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A Stunning Film: The Patience Stone

Updated on November 3, 2013
The young, caring lover
The young, caring lover
At home,wife and comatose husband
At home,wife and comatose husband

Filmed in Morocco, starring the Iranian actress, Goldshifteh Farahani, it runs 98 minutes and rated R for sexual situation. What is unique besides the four star performance of the Iranian actress is that it was Afghanistan's first entry into the foreign film competition and won.

The movie is a confessional for the wife of a wounded comatose husband that is 15-20 yrs. her senior. She has two small girls to care for, alone in a dingy home, in war torn Afghanistan. It reminded me of Redford's, " All is Lost" and other films where the main character is really the ONLY one. The actress has the burden to carry the film, for without her, there is none. To some viewers, this may sound boring, having only a few actors in the film that have a role, but it is her confessions that reveal her love-hate of her husband and how the Muslim world is from a woman under the burka. While she fights to make ends meet to buy an IV drip of sugar and salt for her husband's survival, the war arrives at the town and more radical armed Islamists arrive.

At one point, she must pretend she is prostitute by stating so in order that men will leave her alone from rape. Muslim men only want virgin holes, not ones that have been "soiled".

Like many Muslim women, she was abused by her husband mentally and physically, but we only hear of this through the dialogue confession-like while she talks to the husband. She tells us of her story since her forced marriage to him and how she felt as a person, a woman. She loves him yet hates him and does not forgive him, not really. This is her way of life.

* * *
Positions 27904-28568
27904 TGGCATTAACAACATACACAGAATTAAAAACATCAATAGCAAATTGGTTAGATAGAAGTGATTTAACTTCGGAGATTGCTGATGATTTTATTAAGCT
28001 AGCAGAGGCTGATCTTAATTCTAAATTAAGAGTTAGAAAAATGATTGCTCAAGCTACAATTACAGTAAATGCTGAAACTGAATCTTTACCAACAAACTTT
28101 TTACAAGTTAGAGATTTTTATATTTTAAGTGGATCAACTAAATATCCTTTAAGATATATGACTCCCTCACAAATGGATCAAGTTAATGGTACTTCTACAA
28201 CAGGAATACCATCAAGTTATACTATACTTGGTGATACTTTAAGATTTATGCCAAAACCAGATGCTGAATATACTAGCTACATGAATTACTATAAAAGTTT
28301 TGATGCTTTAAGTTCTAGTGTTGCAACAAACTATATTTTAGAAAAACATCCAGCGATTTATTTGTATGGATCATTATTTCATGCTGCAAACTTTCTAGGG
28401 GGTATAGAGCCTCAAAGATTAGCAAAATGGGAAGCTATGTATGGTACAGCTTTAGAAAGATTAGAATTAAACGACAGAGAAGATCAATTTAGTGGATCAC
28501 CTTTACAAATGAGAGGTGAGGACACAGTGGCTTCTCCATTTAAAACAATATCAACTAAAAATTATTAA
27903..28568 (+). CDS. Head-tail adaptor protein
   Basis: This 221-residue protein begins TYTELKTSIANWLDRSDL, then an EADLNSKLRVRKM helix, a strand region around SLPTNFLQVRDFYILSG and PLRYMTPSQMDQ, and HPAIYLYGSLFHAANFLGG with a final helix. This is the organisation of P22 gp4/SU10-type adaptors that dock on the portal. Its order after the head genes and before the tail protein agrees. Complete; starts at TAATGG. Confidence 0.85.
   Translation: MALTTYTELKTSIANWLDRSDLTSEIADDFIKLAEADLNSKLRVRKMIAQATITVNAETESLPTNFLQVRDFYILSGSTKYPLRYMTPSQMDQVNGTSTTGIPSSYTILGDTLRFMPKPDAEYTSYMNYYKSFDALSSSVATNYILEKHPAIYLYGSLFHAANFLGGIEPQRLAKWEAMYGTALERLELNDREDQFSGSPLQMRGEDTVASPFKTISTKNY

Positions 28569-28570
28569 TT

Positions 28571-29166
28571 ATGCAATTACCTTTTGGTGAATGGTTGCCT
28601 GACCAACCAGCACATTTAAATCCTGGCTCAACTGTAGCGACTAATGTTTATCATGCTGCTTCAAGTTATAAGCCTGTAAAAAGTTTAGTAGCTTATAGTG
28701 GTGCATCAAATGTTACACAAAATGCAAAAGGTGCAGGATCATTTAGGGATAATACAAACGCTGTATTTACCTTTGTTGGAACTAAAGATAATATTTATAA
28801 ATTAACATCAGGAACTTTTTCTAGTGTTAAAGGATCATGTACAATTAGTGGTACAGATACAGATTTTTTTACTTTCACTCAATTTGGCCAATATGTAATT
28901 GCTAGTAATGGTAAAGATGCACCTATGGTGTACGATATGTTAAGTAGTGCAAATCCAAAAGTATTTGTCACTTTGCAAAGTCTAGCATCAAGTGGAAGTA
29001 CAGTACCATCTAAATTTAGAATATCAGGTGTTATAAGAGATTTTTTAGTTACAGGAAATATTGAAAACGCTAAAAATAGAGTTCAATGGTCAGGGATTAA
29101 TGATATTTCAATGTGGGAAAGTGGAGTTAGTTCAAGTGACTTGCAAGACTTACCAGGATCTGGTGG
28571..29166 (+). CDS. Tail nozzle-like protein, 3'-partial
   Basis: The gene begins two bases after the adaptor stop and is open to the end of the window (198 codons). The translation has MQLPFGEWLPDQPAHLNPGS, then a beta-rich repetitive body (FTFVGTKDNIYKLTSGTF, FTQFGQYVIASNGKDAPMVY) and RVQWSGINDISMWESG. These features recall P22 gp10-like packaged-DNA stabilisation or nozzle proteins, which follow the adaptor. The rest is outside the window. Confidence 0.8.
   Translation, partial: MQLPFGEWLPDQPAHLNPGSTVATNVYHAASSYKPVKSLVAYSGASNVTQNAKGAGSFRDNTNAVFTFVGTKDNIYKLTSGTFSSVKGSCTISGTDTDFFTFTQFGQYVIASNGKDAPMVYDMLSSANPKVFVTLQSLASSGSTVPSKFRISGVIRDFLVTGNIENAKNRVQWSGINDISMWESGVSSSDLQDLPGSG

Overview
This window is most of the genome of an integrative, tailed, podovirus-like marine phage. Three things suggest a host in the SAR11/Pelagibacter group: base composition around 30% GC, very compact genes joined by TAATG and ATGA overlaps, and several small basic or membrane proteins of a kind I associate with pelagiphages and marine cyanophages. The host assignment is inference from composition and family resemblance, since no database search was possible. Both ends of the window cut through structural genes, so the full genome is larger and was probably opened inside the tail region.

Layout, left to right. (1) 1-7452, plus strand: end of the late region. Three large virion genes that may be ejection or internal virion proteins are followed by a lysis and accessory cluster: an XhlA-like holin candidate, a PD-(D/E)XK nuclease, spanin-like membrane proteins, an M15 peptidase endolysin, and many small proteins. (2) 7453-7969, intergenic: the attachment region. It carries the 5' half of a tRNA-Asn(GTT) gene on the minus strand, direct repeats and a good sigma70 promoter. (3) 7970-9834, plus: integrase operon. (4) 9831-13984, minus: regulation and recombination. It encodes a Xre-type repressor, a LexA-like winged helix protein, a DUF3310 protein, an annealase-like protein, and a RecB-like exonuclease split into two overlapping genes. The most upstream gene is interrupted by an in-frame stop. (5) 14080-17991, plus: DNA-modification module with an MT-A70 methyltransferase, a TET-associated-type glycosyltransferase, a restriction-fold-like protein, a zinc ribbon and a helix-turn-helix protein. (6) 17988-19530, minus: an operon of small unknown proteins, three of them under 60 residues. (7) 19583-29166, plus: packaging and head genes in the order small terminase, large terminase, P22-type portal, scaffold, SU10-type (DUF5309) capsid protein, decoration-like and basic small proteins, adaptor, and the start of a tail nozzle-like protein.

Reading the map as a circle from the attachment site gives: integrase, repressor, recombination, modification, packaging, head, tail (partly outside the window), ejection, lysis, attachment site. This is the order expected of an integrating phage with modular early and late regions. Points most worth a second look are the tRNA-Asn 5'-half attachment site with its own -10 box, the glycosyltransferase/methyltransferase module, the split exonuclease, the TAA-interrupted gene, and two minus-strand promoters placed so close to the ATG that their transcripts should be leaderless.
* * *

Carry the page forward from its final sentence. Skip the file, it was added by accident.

Then, a young warrior arrives to take her up on her claim that she is a prostitute. He has lots of money that she does not. At first, she refuses and tells him to go away. But, she really does need money to get new IV's for her husband. After having sex several times, she now knows what it is like to make love to a man that really cares about her. With this revelation, she verbally lashes out at her comatose husband filled with spite and hurt.

When she goes out into public, she puts on the burka with angst or annoyance. Her attitude conveyed is, "why do I have to do this, men don't". So, when she is in her home, off it goes totally in rebellion and she looks like any pretty woman. When she goes to her aunt's, a prostitute for help, she does not spit on her but applies some of the makeup and looks in the mirror to see potential.

The movie continues evolving as she tells her husband many deep secrets he did not know because it is safe. She is venting, getting even. Clearly, she would like a different life and real love. Whenever she feels guilty, she runs to the Koran for guidance, yet, finds the same book very biased against women, enslaving them under a cloak of religion. She is never satisfied with it.

As a viewer, you keep wondering how is this going to end? He wakes up? He dies? She dies? It is the end that reminds me of the Hitchcock technique that is an eye opener in the simplest terms, so it is shocking. As she sits next to him telling him that she was NOT a virgin when he married her, he slowly awakens and hear this and other confessionals.Clearly, he is angry but unable to do much but grab a dagger and in a second stabs her in a struggle.She is not dead and he is weak. She grabs the dagger and finally murders him.

Her anger is released. Go see this amazing film.


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